A paramilitary-backed loyalist umbrella group has issued a new protocol on flags and bonfires with the stated intent of reducing tensions and ensuring respect around the often contentious issues.
The Loyalist Communities Council (LCC), which was set up last year with the support of the three main loyalist paramilitary groups - the UDA, UVF and Red Hand Commando - has also unveiled a new Battle of the Somme centenary flag which, it hopes, will be the main flag flown in unionist areas through the summer months.
Flags and bonfires have long been the source of community tension in Northern Ireland.
The annual proliferation of flags on lampposts across the region is riven with controversy, especially when the flags are left to become tattered in the elements or when flags carrying paramilitary motifs are erected.
Contention also surrounds the building and burning of bonfires to mark significant events in loyalist and republican narratives, such as the Protestant 'eleventh night' celebrations in July. Scores of homes were evacuated around a huge loyalist bonfire in east Belfast last year amid safety concerns.
The burning of tyres and symbols associated with the other side of the sectarian divide, such as flags or even effigies, has also attracted fierce criticism.
At an event in Belfast to launch the new LCC initiative, UDA leader Jackie McDonald stressed the need for the younger generation of loyalists to help make it work.
"We have been trying to get our message home about a better way forward and better focus and hopefully to move everybody on in a way where we are first class loyalists, not seen somehow as second class unionists, we want our people to be first class loyalists," he said.
Winston Irvine of the Progressive Unionist Party, which has links to the UVF, said he believed the new Somme flag would limit the erection of paramilitary symbols this summer.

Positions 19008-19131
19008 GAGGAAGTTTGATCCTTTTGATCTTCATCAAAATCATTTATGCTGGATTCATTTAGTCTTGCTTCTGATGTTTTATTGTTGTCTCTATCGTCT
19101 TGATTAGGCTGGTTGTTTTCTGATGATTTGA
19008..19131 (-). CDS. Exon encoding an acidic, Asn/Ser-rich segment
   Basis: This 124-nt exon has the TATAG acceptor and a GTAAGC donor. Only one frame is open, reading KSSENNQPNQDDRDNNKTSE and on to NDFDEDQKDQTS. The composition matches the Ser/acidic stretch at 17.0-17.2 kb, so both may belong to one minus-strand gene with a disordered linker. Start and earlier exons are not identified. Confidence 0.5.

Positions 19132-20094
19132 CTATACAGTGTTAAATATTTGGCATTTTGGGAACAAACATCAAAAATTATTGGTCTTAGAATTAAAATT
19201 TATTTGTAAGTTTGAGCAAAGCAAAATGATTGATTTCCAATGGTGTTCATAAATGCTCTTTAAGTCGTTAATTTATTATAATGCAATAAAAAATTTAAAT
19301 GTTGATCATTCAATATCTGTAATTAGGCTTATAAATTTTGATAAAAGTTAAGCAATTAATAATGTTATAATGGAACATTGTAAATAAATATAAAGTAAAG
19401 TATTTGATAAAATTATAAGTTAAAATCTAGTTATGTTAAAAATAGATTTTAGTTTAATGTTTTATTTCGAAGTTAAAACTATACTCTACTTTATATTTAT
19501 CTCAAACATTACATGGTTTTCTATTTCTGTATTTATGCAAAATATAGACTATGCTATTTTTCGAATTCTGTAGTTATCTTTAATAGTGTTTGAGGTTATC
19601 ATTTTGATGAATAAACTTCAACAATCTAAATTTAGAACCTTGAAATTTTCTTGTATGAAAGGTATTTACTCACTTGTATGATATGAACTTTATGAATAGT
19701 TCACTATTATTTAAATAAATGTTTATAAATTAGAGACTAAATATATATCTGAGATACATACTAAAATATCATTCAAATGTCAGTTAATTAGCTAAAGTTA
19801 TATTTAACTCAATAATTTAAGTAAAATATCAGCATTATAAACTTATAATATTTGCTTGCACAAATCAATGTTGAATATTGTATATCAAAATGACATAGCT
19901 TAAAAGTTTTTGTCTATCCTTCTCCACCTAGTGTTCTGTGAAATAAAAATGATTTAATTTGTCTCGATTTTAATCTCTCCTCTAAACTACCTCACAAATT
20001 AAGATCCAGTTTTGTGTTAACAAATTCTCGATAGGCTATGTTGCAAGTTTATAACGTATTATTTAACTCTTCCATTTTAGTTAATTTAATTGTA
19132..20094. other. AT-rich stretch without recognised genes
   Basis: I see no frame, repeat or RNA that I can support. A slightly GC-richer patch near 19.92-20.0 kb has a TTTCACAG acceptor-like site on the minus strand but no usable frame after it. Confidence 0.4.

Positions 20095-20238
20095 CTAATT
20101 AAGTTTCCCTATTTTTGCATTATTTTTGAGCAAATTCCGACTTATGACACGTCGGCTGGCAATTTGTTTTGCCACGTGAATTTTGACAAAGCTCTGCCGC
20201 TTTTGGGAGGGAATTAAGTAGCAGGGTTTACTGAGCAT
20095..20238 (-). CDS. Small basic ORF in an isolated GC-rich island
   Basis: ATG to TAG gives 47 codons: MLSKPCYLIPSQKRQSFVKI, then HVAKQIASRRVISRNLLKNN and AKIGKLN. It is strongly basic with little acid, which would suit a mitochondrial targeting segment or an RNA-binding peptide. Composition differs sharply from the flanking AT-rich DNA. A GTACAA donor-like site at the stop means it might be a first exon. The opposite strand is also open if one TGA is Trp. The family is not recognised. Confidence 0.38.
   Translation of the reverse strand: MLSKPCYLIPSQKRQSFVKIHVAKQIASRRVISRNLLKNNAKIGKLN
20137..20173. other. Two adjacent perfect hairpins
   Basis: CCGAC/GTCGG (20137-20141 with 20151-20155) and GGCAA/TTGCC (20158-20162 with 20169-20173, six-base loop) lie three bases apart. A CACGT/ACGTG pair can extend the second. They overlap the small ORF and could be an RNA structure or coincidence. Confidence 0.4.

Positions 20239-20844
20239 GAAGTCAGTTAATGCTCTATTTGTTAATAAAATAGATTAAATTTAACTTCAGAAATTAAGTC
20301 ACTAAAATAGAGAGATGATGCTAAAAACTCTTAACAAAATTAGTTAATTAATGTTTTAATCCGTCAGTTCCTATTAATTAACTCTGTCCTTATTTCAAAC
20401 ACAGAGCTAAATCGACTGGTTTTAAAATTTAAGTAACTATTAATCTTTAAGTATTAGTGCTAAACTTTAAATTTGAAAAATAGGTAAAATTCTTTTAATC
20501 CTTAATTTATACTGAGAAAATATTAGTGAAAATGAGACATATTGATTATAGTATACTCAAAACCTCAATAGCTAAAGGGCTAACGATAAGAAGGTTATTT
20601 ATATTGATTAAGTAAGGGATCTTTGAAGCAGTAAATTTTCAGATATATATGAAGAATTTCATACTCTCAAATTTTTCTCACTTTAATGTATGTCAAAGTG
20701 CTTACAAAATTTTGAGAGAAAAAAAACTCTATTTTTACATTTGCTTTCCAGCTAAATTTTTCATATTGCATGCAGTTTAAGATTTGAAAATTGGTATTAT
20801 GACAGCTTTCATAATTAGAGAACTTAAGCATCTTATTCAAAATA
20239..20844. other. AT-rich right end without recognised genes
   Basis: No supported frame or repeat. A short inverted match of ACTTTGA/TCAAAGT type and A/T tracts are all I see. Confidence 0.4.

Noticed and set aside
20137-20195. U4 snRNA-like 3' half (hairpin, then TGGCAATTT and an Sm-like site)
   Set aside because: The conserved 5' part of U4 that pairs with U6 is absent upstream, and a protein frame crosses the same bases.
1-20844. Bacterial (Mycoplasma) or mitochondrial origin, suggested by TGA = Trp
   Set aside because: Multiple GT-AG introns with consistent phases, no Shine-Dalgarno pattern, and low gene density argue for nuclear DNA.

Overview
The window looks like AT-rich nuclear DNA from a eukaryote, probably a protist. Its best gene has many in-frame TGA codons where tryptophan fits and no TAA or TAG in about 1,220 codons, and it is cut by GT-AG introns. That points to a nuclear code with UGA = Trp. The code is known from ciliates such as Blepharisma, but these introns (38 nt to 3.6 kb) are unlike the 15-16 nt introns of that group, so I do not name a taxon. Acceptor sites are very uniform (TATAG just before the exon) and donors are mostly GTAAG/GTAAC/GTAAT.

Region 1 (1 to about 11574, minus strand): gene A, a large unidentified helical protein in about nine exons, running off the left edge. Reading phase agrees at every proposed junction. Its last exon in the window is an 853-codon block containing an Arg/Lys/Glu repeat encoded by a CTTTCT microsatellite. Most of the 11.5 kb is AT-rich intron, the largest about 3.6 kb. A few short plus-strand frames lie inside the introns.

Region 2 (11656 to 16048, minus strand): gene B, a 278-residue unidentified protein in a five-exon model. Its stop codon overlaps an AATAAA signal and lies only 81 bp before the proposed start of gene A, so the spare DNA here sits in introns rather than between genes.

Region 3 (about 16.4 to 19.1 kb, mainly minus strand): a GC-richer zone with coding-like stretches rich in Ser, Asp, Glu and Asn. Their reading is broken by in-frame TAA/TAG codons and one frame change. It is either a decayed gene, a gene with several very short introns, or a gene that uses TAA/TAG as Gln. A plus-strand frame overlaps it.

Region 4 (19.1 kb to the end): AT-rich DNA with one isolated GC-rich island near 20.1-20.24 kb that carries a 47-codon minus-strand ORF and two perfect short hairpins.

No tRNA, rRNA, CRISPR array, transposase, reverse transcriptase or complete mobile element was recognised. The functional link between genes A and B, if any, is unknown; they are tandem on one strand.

"That's not to say this protocol is going to completely eradicate the use of paramilitary flags," he added.
"That's not the purpose of this initiative - this initiative is designed to ensure we progress the issues around flags. We know this is a hotly contested and contentious issue and we believe this is a very positive and constructive step forward in progressing that issue."
East Belfast community worker and former loyalist prisoner Jim Wilson stressed the protocol was voluntary and the council was "not telling" people what to do.
"We are suggesting to people that loyalism needs to get the monkey off its back and the monkey on its back is the lack of respect sometimes that some of our people show to people who live in those areas," he said.
"It's important that our young communities out there understand that loyalism needs to get our good name back as opposed to the name we have had over the past five to 10 years."
David Campbell of the LCC said: "Since the new year, the LCC has been consulting on the need to adopt protocols for the flying of flags and the erection of eleventh night bonfires in an attempt to demonstrate best practice in our communities and mutual respect for those of differing opinions."
Tony Blair's former chief of staff at Downing Street Jonathan Powell was instrumental in establishing the LCC.
In summary, the LCC protocol states:
:: The Union flag and Northern Ireland flag should be flown in a respectful manner, in places where they will command respect and not be used for provocative purposes. Flags should also be maintained in good order.
:: The LCC will erect the new flag commemorating the sacrifice of the soldiers from the 36th Ulster Division at the Somme in 1916 on arterial routes in loyalist communities, subject to respect being shown in the vicinity of churches, schools and cross-community buildings.
:: The flag will be erected in June and taken down at the end of September.
:: LCC emphasises it has no responsibility for any bonfire sites. But it appeals to bonfire organisers to ensure the siting of bonfires, choice of combustible material and any adornments added, should at all times have respect for public safety, security of homes and business and safety of those attending.
The Irish government has welcomed the LCC initiative.
Irish Minister for Foreign Affairs Charlie Flanagan said: "The display of flags and emblems in Northern Ireland is highly emotive and can at times be divisive, particularly in a society moving on from conflict. I commend the acknowledgement of the need for mutual respect, demonstrated in the development of the protocol, and look forward to these principles being put into practice.
"Discussions on how to build a greater climate of respect for differing traditions in Northern Ireland, and on how to build a shared society, based on parity of esteem, have been at the heart of the Good Friday Agreement and successive Agreements."